contractors existing plant and materials.
 Effective Cost Management is required.
 Delays in building service installations are to be avoided (Karnick, 2009).
 Concurrent Engineering techniques are applied to start early production (Ranns
& Ranns, 2005).
The nominated BSC usually involves contractors who are specialised and critical to the
integrity of the project. These may include electrical transformer specialists, HVAC
specialists, and lighting contractors.
To facilitate nomination of subcontractors, there exist various forms of contract that has
provisions of including them. However the employer does not have any direct control
by contractual agreement over the SC. In the U.A.E., the widely used FIDIC contract
allows the employer to nominate the SC as a variation under clause 13 of the FIDIC
contract. This allows the PC to appoint the nominated BSC without the consent of the
Engineer as stated in sub-clause 4.4(a).
The nomination of BSC may cause serious confusions and risks of adversarial
relationship with the employer and the prime contractor (Wilkie & Walker, 2002). The
lack of direct contractual agreement with the BSC by the employer causes indirect
control through the PC. The sub-clause 4.4(a) makes the PC responsible for the actions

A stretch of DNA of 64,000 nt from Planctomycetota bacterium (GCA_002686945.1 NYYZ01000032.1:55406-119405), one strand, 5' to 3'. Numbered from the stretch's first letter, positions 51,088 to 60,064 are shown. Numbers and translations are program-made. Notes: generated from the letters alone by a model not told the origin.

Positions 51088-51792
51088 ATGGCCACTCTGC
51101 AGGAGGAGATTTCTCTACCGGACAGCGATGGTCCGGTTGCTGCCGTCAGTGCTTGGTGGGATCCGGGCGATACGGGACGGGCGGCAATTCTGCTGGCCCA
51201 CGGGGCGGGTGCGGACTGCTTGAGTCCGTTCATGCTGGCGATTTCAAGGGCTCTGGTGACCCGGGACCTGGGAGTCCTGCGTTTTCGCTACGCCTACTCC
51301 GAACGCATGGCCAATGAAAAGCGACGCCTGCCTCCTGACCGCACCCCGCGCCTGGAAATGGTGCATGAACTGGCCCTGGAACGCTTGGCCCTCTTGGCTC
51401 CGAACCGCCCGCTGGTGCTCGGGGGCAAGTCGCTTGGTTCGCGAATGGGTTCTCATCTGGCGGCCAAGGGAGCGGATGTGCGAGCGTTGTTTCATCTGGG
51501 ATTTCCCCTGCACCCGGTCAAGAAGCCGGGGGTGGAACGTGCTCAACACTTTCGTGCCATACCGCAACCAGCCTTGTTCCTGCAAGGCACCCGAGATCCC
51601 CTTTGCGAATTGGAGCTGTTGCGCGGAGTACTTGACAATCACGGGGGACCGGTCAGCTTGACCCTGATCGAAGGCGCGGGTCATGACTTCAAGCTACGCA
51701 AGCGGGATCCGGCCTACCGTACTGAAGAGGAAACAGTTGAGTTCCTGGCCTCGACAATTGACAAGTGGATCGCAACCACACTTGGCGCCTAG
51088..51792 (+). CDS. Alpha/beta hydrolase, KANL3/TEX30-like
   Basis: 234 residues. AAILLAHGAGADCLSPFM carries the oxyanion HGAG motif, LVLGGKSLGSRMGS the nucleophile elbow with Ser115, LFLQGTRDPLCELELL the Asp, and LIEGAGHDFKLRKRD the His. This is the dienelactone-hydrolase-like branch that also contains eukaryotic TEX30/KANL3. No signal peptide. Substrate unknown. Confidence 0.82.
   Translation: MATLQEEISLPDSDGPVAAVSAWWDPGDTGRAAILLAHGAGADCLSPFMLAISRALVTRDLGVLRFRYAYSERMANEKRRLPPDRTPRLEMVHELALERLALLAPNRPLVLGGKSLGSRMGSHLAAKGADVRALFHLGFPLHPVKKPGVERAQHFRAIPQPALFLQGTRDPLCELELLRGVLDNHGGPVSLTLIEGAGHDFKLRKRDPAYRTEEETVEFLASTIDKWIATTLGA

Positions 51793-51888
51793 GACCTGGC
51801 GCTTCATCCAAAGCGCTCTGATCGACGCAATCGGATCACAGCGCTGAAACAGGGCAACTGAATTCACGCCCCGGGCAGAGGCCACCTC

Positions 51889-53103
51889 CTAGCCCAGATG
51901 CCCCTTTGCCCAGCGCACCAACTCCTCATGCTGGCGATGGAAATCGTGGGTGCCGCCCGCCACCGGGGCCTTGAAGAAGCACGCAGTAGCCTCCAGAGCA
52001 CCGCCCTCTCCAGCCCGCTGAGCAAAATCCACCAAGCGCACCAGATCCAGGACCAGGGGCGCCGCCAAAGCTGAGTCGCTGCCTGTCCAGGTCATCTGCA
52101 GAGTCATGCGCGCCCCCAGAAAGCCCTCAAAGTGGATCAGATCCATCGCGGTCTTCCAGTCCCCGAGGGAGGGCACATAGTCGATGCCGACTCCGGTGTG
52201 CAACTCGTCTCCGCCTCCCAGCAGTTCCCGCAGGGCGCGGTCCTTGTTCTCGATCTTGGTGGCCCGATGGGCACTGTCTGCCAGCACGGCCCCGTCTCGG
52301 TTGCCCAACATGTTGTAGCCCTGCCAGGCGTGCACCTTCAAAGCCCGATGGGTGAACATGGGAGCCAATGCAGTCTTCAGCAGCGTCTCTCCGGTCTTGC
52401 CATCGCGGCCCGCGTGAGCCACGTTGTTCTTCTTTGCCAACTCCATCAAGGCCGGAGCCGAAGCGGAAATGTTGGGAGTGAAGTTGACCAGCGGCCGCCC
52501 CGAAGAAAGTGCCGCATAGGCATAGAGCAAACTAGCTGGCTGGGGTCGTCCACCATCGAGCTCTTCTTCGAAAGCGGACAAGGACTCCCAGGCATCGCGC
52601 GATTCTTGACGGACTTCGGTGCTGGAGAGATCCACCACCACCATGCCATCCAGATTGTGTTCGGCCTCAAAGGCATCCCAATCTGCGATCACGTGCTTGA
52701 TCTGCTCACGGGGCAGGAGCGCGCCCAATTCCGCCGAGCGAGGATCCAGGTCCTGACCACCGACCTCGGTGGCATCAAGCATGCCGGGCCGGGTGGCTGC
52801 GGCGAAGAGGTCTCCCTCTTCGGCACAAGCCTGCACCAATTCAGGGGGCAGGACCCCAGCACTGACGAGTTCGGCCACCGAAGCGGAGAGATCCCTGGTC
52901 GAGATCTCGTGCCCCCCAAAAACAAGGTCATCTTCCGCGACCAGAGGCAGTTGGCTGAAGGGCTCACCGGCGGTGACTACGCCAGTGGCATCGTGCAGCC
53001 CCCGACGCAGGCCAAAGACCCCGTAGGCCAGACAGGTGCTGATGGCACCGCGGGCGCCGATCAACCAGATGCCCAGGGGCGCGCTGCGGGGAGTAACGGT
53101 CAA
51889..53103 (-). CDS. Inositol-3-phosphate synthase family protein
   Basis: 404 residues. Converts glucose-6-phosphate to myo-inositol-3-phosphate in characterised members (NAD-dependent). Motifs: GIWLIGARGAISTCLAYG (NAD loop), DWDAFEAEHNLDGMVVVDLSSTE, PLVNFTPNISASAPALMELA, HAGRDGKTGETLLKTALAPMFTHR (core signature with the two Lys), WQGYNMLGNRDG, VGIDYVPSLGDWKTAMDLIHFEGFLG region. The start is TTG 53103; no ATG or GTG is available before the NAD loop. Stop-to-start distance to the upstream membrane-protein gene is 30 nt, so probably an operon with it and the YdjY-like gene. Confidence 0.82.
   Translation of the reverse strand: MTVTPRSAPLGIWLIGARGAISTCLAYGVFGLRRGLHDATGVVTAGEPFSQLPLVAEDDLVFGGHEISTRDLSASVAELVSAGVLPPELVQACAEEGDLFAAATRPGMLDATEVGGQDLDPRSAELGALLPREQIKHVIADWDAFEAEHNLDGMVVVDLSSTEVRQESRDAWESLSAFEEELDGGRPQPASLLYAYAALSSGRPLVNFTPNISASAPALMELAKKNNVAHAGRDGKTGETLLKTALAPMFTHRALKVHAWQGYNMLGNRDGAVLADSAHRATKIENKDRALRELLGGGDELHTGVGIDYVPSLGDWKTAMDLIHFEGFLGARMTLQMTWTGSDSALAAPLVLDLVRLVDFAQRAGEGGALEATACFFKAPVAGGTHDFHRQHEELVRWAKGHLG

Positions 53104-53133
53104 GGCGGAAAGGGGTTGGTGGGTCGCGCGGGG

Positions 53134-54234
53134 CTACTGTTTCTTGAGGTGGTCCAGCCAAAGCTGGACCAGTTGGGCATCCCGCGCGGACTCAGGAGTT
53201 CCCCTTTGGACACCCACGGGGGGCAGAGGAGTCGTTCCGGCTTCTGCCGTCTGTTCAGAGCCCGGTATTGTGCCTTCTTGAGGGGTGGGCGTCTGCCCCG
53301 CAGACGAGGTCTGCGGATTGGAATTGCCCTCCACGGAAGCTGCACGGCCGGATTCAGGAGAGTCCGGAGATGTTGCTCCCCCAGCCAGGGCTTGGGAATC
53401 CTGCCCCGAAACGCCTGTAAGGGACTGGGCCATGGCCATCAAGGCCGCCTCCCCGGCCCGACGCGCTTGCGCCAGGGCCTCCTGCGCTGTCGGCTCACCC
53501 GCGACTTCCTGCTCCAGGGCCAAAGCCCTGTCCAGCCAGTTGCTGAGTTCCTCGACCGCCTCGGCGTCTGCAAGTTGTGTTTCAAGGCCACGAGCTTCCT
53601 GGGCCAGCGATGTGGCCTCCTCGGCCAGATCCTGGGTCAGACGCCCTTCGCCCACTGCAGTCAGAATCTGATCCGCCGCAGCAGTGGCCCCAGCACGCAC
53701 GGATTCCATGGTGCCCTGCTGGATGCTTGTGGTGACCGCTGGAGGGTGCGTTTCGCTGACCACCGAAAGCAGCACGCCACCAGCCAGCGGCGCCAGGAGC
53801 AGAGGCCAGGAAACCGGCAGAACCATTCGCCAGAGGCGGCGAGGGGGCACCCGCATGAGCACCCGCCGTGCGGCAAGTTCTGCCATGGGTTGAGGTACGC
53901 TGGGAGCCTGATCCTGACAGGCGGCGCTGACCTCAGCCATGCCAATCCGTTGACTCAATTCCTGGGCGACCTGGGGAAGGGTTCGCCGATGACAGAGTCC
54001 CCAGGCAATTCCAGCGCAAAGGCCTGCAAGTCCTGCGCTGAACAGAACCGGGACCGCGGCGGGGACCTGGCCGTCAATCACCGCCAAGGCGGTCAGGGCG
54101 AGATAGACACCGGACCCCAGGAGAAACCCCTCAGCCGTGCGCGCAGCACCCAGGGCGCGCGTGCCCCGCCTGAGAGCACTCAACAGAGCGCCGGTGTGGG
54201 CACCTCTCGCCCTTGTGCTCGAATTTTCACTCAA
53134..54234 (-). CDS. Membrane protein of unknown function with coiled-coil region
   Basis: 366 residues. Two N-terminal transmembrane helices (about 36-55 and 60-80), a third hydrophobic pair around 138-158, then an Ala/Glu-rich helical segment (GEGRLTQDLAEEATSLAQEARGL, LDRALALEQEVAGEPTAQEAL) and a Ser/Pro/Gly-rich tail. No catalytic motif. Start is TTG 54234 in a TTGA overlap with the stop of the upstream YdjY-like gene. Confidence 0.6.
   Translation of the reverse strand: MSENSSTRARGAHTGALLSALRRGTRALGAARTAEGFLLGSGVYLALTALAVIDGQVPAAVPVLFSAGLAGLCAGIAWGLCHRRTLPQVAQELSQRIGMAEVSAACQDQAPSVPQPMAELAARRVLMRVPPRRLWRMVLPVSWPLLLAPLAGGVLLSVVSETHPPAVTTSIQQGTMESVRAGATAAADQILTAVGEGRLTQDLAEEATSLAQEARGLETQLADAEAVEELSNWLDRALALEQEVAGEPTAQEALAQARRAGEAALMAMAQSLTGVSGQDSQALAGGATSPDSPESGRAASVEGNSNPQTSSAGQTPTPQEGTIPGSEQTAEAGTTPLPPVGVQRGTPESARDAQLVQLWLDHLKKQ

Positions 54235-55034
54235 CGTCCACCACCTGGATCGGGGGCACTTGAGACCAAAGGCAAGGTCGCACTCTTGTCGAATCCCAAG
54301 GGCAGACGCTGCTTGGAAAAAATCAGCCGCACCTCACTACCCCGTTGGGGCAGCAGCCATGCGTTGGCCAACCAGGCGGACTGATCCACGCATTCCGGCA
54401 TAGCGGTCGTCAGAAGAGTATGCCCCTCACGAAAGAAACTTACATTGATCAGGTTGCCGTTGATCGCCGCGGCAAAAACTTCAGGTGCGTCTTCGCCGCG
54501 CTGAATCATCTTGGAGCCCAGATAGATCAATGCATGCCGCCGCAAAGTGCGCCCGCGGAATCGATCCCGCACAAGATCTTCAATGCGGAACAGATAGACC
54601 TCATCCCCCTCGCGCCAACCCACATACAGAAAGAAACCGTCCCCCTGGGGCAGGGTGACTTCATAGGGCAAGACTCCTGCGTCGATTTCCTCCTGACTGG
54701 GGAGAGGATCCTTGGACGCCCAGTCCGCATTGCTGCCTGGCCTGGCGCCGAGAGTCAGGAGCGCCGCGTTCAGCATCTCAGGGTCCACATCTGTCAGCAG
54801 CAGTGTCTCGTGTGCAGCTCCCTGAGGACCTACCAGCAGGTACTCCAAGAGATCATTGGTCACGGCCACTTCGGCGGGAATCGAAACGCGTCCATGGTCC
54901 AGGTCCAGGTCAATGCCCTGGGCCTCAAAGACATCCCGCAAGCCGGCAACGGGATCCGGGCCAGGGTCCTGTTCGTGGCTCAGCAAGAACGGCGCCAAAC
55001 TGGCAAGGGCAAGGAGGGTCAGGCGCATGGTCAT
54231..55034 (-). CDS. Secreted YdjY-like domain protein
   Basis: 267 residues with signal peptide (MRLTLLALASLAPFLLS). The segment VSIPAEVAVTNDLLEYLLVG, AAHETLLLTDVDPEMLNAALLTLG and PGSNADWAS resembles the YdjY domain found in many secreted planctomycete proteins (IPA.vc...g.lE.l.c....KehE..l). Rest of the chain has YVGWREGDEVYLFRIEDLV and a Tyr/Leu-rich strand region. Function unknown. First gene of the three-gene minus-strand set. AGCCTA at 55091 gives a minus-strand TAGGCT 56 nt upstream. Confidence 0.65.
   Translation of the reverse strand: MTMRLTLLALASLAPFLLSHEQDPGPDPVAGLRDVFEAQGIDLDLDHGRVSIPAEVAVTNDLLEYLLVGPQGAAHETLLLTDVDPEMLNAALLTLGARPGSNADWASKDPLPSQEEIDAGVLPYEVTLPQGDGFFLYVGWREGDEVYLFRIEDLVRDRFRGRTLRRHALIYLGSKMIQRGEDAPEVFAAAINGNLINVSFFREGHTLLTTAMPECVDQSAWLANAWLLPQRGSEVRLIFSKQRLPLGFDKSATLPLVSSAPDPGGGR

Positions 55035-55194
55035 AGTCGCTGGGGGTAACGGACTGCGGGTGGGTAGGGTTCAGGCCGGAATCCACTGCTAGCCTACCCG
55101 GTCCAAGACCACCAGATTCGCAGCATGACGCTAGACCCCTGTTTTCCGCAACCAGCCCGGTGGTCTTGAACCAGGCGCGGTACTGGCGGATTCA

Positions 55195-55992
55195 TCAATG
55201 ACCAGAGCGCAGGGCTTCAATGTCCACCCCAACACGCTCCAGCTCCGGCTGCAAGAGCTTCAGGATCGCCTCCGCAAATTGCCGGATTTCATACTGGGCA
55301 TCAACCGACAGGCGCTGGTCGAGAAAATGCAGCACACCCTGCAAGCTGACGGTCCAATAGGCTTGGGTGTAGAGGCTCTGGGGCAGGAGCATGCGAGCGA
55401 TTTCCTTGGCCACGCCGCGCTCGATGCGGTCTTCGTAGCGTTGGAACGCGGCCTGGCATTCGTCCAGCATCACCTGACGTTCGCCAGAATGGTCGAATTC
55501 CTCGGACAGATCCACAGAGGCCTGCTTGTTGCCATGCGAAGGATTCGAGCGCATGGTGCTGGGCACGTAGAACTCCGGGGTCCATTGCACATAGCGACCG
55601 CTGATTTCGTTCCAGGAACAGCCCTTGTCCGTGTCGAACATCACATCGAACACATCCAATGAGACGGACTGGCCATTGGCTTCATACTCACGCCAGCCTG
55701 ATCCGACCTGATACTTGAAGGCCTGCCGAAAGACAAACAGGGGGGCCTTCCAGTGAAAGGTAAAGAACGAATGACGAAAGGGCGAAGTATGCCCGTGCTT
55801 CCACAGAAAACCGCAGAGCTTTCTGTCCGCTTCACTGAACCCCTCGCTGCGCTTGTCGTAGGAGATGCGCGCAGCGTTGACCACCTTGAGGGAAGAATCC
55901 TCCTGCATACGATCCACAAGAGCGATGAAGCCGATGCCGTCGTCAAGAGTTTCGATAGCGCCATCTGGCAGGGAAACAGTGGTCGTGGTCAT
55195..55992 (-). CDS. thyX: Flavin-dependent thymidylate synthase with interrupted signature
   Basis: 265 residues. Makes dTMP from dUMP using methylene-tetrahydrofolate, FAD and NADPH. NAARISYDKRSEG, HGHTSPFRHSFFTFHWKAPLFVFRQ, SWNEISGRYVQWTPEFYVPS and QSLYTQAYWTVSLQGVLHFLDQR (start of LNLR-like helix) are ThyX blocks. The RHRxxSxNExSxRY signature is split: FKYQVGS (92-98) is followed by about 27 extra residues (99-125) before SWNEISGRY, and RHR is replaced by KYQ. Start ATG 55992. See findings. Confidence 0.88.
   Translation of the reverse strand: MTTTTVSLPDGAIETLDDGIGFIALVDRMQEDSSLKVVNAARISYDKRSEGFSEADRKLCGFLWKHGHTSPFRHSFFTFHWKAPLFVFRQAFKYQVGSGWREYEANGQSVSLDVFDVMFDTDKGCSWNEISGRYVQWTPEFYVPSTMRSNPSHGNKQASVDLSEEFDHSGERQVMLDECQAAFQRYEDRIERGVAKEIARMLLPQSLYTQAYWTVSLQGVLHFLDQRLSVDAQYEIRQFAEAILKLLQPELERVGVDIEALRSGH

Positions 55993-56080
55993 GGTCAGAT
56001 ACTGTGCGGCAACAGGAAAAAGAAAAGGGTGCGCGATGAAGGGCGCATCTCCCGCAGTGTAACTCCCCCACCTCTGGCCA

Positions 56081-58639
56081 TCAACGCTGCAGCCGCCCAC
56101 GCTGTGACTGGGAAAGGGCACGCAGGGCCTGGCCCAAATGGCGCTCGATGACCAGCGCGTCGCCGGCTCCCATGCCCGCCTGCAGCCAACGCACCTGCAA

of the subcontractor in cases of default or breach of the contract by the BSC. The faults
shall be seen as if the PC had breached the contract irrespective of the defaults by the
BSC. The employers desire for control over the BSC whilst maintaining the contractor’s
sole liability for the risks from subcontracting causes tensions to raise (Loots &
Charrett, 2009). To avoid the adversarial disputes, the sub-clause 5.2(b) and (c) of the
FIDIC contract allows the PC to object the nomination of the BSC at circumstances
when the BSC do not indemnify for its defaults or breach of contract with the PC.
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2.2.4. Shortcomings to current selection practises of building service
subcontractor
The selection of BSC has been a big challenge for the construction managers. While
Holt et al. (1995) cites various risks in contractor selection, the risks remains the same
for the selection of BSC. The lack of universal methodology in BSC selection continues
to be a hurdle in procurement. The contractor selection criteria vary with organizations.
Holt et al. (1995) finds that most of the construction professionals were not satisfied.
Construction practitioners although are satisfied with their contractor selection process,